Nanowires may be grown on one or more surfaces of a starting material.

Pillars may also be produced on the surface of the starting material using thermal plasma or laser ablation techniques.

The pillars may also be formed by nanowire growth out of the starting material using methods such as a solid-liquid-solid growth technique. In one example silicon or silicon- based starting material granules are coated with catalyst particles (e.g. Ni) and heated so that a liquid alloy droplet forms on the surface whilst a vapour is introduced containing another element. The vapour induces condensation of a product containing the starting material and the other element from the vapour, producing growth of a nanowire out of the starting material. The process is stopped before all of the starting material is subsumed into nanowires to produce a pillared particle. In this method the core of the pillared particle will be smaller than the starting material.

Silicon pillars grown on or out of starting materials may be grown as undoped silicon or they may be doped by introducing a dopant during the nanowire growth or during a post- growth processing step.

The pillars are spaced apart on the surface of the core. In one arrangement, substantially all pillars may be spaced apart. In another arrangement, some of the pillars may be clustered together. The starting material for the particle core is preferably in particulate form, for example a powder, and the particles of the starting material may have any shape. For example, the starting material particles may be cuboid, cuboidal, substantially spherical or spheroid or flake-like in shape. The particle surfaces may be smooth, rough or angular and the particles may be multi-faceted or have a single continuously curved surface. The particles may be porous or non-porous.

A cuboid, multifaceted, flake -like, substantially spherical or spheroid starting material may be obtained by grinding a precursor material, for example doped or undoped silicon as described below, and then sieving or classifying the ground precursor material.

Exemplary grinding methods include power grinding, jet milling or ball milling.

Depending on the size, shape and form of the precursor material, different milling processes can produce particles of different size, shape and surface smoothness. Flakelike particles may also be made by breaking up / grinding flat sheets of the precursor material. The starting materials may alternatively be made by various deposition, thermal plasma or laser ablation techniques by depositing a film or particulate layer onto a substrate and by removing the film or particulate layer from the substrate and grinding it into smaller particles as necessary.

The starting material may comprise particles of substantially the same size.

Alternatively, the starting material may have a distribution of particle sizes. In either case, sieves and/or classifiers may be used to remove some or all starting materials having maximum or minimum sizes outside desired size limits.

In the case where pillared particles are formed by etching a material comprising silicon, the starting material may be undoped silicon or doped silicon of either the p- or n-type or a mixture, such as silicon doped with germanium, phosphorous, aluminium, silver, boron and/or zinc. It is preferred that the silicon has some doping since it improves the conductivity of the silicon during the etching process as compared to undoped silicon. The starting material is optionally p-doped silicon having 1019 to 1020 carriers/cc.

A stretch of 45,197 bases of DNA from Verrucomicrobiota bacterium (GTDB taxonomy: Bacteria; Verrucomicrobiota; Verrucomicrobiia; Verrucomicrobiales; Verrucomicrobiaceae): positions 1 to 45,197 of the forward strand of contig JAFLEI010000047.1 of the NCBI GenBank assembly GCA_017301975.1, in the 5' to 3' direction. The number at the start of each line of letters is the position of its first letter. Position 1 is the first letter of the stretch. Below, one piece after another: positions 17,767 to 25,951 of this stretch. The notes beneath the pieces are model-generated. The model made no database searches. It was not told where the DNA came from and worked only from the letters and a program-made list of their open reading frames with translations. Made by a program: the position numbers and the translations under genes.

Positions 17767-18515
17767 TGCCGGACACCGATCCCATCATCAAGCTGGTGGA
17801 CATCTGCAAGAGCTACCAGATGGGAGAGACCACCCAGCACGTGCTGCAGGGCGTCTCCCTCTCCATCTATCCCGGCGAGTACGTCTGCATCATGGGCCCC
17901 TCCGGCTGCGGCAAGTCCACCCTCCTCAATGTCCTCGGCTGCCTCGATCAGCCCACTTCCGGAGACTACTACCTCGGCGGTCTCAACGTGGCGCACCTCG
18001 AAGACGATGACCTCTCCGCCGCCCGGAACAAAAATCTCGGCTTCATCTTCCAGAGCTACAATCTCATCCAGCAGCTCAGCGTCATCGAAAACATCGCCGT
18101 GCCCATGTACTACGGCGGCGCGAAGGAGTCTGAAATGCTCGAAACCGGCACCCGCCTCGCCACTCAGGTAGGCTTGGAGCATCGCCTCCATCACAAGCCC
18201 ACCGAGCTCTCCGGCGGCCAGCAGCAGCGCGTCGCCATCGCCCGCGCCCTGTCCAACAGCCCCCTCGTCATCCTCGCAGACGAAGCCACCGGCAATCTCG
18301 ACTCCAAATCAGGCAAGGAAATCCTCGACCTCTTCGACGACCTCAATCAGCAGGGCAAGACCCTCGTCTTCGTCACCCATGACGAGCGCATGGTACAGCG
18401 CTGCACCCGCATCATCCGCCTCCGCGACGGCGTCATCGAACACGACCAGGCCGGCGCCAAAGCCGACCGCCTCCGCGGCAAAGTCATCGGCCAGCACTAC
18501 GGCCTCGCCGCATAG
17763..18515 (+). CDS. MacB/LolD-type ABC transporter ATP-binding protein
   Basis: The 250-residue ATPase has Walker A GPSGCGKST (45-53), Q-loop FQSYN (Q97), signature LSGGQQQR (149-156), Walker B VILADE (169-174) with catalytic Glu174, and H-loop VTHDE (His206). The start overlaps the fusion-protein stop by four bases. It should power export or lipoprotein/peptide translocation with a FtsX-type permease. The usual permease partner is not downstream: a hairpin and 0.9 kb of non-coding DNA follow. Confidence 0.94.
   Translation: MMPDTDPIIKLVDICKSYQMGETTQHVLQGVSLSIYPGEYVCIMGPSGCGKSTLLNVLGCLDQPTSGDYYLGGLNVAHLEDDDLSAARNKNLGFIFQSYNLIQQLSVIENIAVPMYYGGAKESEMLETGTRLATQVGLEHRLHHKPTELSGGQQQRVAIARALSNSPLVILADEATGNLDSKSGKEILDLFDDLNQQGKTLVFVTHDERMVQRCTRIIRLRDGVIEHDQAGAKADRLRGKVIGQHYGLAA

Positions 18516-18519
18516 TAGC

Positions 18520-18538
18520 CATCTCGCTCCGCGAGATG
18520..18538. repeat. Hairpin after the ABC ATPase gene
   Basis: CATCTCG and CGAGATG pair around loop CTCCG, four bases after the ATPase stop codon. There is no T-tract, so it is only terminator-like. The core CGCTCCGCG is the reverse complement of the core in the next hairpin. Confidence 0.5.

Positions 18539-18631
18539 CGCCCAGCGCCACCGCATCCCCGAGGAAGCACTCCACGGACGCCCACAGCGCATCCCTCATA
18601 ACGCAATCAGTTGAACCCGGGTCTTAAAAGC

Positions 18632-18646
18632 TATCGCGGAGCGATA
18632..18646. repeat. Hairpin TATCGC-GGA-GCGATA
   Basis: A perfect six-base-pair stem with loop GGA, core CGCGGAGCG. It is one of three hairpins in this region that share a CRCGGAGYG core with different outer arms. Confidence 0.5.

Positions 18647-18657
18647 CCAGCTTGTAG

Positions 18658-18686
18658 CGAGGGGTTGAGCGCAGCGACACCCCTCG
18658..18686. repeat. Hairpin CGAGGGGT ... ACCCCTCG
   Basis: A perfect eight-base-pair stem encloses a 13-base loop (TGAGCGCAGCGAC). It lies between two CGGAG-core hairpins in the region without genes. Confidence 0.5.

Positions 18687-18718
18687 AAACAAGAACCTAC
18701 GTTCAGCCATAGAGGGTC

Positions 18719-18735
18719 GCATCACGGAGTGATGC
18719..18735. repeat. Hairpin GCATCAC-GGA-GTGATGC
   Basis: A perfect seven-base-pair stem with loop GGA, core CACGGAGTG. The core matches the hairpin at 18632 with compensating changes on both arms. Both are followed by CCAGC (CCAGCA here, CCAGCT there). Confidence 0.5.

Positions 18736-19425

Silicon granules used to form the pillared particles may have a silicon-purity of 90.00% or over by mass, for example 95.0% to 99.99%, optionally 98% to 99.98%. The starting material may be relatively high purity silicon wafers used in the

semiconductor industry formed into granules. Alternatively, the granules may be relatively low purity metallurgical grade silicon, which is available commercially and which may have a silicon purity of at least 98%; metallurgical grade silicon is particularly suitable because of the relatively low cost and the relatively high density of defects (compared to silicon wafers used in the semiconductor industry). This leads to a low resistance and hence high conductivity, which is advantageous when the pillar particles or fibres are used as anode material in rechargeable cells. Impurities present in metallurgical grade silicon may include Iron, Aluminium, Nickel, Boron, Calcium, Copper, Titanium, and Vanadium, oxygen, carbon, manganese and phosphorus. Certain impurities such as Al, C, Cu, P and B can further improve the conductivity of the starting material by providing doping elements. Such silicon may be ground and graded as discussed above. An example of such silicon is "Silgrain™" from Elkem of Norway, which can be ground and sieved (if necessary) to produce silicon granules, that may be cuboidal and / or spheroidal.

The granules used for etching may be crystalline, for example mono- or poly-crystalline with a crystallite size equal to or greater than the required pillar height. The

polycrystalline granules may comprise any number of crystals, for example two or more.

Where the pillared particles are made by a growth of silicon pillars as described above, the starting material may comprise an electroactive material, and may comprise metal or carbon based particles. Carbon based starting materials may comprise soft carbon, hard carbon, natural and synthetic graphite, graphite oxide, fluorinated graphite, fluorine- intercalated graphite, graphene.